Nearly 40 Target Corp. headquarters jobs have been eliminated as part of a massive restructuring of the Minneapolis-based retailer's merchandising operations.
Affected employees were notified last week. They have the option to try to find another job within the company in the next few months. If not, they will receive severance packages.
"While these decisions are never easy, we believe this is the right decision to position Target for future success," Katie Boylan, a Target spokeswoman, said in a statement.
The sweeping changes to the merchandising division have come under Mark Tritton, who was brought on last year from Nordstrom to be Target's chief merchant. Many employees' roles are being adjusted with more of an emphasis on developing expertise in specific areas of each category — such as digital and pricing or promotions — instead of having more generalized buyers who oversee all of those areas.
"As part of Target's ongoing transformation efforts, we've been working over the past year to modernize our merchandising organization," Boylan said. "We're introducing a new operating model within the merchandising team this summer that will enable enterprise buying, create shared accountability across partnering teams and advance our data and analytics capabilities — which ultimately will help Target to deliver faster for our guests."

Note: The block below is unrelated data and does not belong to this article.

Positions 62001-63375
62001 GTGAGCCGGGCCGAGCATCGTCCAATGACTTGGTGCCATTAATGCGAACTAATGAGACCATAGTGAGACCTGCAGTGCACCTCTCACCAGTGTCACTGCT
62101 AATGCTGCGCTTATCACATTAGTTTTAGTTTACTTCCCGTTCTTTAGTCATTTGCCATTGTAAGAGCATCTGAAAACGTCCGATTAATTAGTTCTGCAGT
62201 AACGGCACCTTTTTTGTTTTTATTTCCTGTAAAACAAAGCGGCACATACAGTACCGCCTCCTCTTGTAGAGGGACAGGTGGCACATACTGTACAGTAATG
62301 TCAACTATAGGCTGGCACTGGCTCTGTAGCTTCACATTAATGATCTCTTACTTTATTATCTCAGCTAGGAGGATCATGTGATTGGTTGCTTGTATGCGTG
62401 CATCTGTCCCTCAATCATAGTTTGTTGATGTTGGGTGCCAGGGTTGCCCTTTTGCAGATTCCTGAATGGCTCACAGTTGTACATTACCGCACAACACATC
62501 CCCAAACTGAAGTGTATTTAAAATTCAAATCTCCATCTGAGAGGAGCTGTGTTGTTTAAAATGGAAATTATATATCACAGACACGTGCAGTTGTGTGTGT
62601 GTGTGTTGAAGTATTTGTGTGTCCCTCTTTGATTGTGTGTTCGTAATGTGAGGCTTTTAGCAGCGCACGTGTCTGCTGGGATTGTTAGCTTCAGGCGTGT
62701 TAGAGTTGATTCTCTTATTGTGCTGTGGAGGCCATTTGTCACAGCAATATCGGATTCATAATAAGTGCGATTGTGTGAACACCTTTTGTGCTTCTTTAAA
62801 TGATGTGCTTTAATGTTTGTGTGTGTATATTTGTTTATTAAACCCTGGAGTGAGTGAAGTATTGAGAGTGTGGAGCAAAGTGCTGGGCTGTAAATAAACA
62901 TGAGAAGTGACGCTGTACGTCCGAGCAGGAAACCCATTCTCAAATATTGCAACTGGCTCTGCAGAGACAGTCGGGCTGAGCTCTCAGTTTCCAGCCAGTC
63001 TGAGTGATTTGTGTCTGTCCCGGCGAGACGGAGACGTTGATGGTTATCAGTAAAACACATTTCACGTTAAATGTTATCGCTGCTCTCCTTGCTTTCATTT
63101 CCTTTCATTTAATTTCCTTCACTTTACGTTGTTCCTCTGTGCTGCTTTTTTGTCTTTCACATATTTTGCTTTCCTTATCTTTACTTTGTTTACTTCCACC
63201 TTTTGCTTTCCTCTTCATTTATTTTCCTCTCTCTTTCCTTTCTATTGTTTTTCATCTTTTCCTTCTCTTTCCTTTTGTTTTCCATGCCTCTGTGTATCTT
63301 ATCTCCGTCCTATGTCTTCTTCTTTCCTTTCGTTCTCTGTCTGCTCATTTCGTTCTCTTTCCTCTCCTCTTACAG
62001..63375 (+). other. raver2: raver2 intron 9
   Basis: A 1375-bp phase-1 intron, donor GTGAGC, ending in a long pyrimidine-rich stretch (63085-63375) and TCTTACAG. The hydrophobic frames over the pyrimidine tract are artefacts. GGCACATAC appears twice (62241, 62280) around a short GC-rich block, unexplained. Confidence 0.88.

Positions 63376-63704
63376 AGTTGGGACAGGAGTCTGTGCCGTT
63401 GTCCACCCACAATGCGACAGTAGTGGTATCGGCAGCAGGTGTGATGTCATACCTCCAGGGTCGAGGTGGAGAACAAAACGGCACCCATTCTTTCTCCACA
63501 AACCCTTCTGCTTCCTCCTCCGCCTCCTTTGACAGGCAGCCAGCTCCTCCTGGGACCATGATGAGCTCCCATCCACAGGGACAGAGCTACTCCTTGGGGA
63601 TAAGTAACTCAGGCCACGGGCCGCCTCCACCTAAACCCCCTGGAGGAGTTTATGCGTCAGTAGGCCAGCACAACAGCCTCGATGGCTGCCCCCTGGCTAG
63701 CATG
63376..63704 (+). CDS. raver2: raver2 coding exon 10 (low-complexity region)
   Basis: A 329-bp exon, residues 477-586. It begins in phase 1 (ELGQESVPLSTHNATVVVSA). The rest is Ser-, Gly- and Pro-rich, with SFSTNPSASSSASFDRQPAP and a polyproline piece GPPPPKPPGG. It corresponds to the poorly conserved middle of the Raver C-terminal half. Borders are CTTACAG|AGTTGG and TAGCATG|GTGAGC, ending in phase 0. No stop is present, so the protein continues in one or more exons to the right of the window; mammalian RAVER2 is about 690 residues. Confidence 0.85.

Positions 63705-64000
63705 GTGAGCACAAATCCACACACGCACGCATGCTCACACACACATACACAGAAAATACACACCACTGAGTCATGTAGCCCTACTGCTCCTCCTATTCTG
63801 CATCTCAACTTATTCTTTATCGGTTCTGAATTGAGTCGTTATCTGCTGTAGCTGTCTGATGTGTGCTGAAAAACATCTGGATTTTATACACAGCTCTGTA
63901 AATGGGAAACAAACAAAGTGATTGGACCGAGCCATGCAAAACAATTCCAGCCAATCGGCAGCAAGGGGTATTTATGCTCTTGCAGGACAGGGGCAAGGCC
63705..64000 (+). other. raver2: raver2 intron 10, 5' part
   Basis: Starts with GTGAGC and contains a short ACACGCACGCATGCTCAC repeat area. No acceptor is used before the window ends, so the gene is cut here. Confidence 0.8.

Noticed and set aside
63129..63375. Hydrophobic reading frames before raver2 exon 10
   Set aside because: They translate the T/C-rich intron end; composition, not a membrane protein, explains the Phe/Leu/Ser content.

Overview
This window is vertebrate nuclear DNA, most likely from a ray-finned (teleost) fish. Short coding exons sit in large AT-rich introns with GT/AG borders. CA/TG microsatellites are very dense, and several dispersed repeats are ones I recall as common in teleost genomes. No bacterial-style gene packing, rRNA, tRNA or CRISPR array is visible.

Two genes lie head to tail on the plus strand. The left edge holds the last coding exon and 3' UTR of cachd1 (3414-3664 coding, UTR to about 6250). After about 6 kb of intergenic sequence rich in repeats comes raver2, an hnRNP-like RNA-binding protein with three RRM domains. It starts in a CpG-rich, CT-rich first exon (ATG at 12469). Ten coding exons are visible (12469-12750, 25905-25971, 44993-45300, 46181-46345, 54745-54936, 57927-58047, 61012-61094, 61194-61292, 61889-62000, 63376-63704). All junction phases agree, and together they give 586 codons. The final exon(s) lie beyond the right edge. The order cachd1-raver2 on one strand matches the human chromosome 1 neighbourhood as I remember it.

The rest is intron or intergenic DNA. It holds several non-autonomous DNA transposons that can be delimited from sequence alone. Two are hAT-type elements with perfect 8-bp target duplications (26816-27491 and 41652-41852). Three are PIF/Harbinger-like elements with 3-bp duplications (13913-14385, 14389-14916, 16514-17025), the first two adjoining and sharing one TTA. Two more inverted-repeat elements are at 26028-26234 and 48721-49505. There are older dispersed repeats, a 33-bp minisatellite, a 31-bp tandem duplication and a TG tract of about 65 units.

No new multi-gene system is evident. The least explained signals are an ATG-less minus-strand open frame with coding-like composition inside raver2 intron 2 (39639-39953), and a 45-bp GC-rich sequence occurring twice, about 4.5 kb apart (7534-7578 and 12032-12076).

The new roles and structure were unveiled last week when Target also reported its fourth consecutive quarterly sales decline as it continues to struggle to hold on to shoppers amid the shift to online shopping and amid fierce competition from Wal-Mart and Amazon. As it looks to win shoppers back, it's investing in such areas as launching a dozen new in-house brands, remodeling hundreds of stores, and overhauling its supply chain.
Target is still the largest employer in downtown Minneapolis with more than 8,000 employees. It also has about 2,500 corporate workers at its campus in Brooklyn Park.
In 2015, its corporate headquarters went through a major downsizing when more than 2,000 workers were laid off in an effort by CEO Brian Cornell to reduce layers of bureaucracy to make the organization move faster and more efficiently.
Since then, it has had smaller rounds of job reductions resulting from the sale of its pharmacies to CVS and more recently from the shutting down of some innovation-related projects.